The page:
Best cheap TVs
By Martin Pratt
Though you could pay over £2,000 for the latest TV, you no longer need to sacrifice features for a cheap set, with 4K HDR models now available for less the £500.
Shopping for a budget TV is fraught with danger, however, and the sub £500 market is littered with Don't Buys and poor performing sets. Fortunately there are some stand outs that prove you don't necessarily have to pay top whack to get a good model, even if you have your heart set on a particular brand. Bear in mind, however, that the less you pay, the more the quality you'll get for your money can vary.
You don't have to settle for a small TV either. If you like the idea of having a big screen experience in your living room then you can. We've found top-notch 55-inch sets for less than £500. You won't get a newly launched TV for this price, but wait a few months and the price of most models will plummet.
Below we'll show you which models to spend your money on, and show you why the poor performers are definitely ones to avoid.
Only logged-in Which? members can view our recommendations in the table below. If you're not yet a member, join Which? to get instant access.
Best cheap TVs
We've got a huge range of expertly-tested televisions waiting for you in our TV reviews.
Cheap TVs to avoid
Get it wrong with a cheap TV and you could be faced with awful picture quality, tinny sound and a frustrating interface. Each of the TVs below was made a dreaded Don't Buy in our lab tests, and there are some very clear reasons why.
Cheap TVs to avoid
Cheap TVs: What should I look out for?
- Screen size: Typically, the smaller the screen the cheaper the TV, but, as you can see in the table above, you can find bigger screen models that impress in our tests. However, if you see a 50-inch TV or larger that costs less than £300 - it's unlikely to be a winner. Always check our reviews to find the best cheap TVs.
- Type: Most manufacturers now favour LCD TVs with LED backlighting (generally referred to as just LED TVs). These sets used to be expensive, but they've come down in price significantly and are now very affordable. Rival plasma technology is now dead and while OLED is emerging, sets with the screen technology are very expensive currently.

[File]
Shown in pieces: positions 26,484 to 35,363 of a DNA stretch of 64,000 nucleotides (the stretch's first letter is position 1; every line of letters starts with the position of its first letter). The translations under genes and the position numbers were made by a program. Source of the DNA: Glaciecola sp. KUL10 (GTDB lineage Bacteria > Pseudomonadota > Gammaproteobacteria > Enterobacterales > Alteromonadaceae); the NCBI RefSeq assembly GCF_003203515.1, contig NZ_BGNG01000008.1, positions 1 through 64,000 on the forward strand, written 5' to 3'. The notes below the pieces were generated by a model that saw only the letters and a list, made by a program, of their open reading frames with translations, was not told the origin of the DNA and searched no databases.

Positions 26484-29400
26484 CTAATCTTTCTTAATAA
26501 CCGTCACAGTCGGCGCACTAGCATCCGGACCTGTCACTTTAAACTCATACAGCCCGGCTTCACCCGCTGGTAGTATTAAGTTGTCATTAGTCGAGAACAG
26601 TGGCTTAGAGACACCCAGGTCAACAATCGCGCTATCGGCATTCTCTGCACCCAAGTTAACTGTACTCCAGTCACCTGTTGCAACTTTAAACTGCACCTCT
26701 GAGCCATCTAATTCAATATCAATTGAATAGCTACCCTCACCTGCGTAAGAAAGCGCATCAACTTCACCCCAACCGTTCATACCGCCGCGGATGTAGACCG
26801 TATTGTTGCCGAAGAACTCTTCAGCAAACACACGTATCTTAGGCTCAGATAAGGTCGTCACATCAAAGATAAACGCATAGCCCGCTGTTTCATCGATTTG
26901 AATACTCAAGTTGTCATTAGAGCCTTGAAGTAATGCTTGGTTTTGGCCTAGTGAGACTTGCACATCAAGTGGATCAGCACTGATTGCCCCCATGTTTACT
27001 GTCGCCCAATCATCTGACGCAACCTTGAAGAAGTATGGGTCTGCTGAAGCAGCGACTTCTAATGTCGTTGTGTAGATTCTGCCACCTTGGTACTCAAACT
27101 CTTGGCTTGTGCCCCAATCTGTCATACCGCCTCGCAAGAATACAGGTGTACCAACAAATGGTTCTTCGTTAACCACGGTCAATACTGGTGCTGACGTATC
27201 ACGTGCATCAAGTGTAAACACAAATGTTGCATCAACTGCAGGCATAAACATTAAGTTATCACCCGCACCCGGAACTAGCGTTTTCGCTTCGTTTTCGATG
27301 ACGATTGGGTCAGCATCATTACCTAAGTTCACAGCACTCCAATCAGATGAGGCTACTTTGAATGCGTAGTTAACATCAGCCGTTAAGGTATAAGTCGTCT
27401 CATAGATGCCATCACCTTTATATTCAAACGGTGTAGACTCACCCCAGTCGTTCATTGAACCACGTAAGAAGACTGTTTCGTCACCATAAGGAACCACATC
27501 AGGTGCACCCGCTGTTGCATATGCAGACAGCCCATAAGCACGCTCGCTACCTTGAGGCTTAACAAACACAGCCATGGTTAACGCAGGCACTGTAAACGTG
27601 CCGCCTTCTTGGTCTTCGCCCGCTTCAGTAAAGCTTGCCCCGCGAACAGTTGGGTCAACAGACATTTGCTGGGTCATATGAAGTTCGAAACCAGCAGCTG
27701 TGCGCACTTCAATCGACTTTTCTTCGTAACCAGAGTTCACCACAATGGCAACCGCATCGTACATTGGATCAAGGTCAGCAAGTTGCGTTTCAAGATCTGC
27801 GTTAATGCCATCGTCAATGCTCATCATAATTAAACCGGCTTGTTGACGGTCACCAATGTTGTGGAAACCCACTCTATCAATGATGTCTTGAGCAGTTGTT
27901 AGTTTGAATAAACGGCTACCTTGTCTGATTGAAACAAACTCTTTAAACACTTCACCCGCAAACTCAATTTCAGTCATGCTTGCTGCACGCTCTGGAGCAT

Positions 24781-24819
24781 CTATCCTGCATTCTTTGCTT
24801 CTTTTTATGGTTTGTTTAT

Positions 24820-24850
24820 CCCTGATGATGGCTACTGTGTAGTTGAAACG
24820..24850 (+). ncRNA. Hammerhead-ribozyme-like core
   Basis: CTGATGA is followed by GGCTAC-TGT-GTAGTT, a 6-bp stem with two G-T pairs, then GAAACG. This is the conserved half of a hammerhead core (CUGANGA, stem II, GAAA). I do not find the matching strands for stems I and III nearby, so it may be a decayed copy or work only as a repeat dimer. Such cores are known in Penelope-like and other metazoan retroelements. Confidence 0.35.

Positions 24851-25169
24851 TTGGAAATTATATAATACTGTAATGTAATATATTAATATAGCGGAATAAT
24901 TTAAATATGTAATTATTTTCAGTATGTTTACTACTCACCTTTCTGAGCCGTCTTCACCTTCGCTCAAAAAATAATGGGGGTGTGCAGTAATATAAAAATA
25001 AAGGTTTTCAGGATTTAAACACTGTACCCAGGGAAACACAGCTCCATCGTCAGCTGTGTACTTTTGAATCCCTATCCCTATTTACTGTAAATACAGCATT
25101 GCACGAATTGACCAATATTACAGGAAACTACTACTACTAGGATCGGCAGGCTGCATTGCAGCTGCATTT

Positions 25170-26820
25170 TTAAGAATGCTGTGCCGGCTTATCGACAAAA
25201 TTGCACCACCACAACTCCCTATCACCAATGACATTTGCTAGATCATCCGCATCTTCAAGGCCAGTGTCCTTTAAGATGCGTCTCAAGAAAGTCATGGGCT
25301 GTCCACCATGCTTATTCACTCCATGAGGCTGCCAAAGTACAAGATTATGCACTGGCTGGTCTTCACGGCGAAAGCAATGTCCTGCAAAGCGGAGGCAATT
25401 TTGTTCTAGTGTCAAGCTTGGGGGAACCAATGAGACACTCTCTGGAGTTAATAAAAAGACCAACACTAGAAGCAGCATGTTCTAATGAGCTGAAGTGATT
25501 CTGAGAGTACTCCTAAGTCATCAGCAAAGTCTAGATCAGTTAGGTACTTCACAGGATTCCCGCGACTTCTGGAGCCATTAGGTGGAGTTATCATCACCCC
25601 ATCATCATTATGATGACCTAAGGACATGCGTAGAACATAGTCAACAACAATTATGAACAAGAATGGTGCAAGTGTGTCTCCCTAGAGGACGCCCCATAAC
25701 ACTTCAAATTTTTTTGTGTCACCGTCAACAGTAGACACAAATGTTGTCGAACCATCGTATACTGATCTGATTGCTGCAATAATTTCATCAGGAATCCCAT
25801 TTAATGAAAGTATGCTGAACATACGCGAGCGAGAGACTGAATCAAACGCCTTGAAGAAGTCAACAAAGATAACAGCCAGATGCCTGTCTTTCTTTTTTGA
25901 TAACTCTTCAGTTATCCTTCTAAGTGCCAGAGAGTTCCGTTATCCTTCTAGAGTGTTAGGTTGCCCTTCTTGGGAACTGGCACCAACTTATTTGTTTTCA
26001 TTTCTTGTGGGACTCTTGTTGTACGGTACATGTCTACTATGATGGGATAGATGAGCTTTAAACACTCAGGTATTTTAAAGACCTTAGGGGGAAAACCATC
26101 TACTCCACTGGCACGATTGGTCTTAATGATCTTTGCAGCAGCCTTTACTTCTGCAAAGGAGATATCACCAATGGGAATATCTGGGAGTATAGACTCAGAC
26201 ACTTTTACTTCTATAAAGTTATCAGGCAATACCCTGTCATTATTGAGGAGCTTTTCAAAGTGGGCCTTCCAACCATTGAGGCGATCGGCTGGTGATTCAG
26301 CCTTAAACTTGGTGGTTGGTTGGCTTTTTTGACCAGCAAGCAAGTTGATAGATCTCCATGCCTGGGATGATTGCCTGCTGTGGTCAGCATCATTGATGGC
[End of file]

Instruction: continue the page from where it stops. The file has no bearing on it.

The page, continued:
- Resolution: The vast majority of TVs released are 4K and most have HDR technology, too. The price of 4K TVs has come down considerably as a result, with many available for less than £400.
- Built-in tuner: Virtually all cheap TVs have a built-in Freeview tuner, allowing you to watch subscription-free digital TV, but try to go for one with Freeview HD. That means you can access HD channels such as BBC One HD and ITV HD without needing a separate set-top box.
What you won't get at this price
- OLED displays: OLED stands for Organic Light Emitting Diode and it differs from LCD in that each individual bulb can be turned off, which makes for deeper blacks. OLED TVs are relatively new and still very expensive, the cheapest we've seen was still over £1,000.
- Twin tuners: Many TVs let you record programs onto a USB hard drive, but some with twin-tuners can record two different shows at once or let you watch one while you record another. You'll only find two tuners on premium sets.
- Smart remotes: Trackpads, pointer-control and microphones can all be found on smart remotes. LG's Magic Remote acts like a laser pointer, meaning you can zoom straight to the menu you want rather than flicking one at a time through the options. Generally you'll only find these remotes on more expensive TVs.
- Voice control: using your voice to jump to specific channels and search your TV for shows and movies alleviates the hassle of using onscreen keyboards and scrolling through hundreds of channels. Typically, you'll only find this feature on mid-range and high end sets.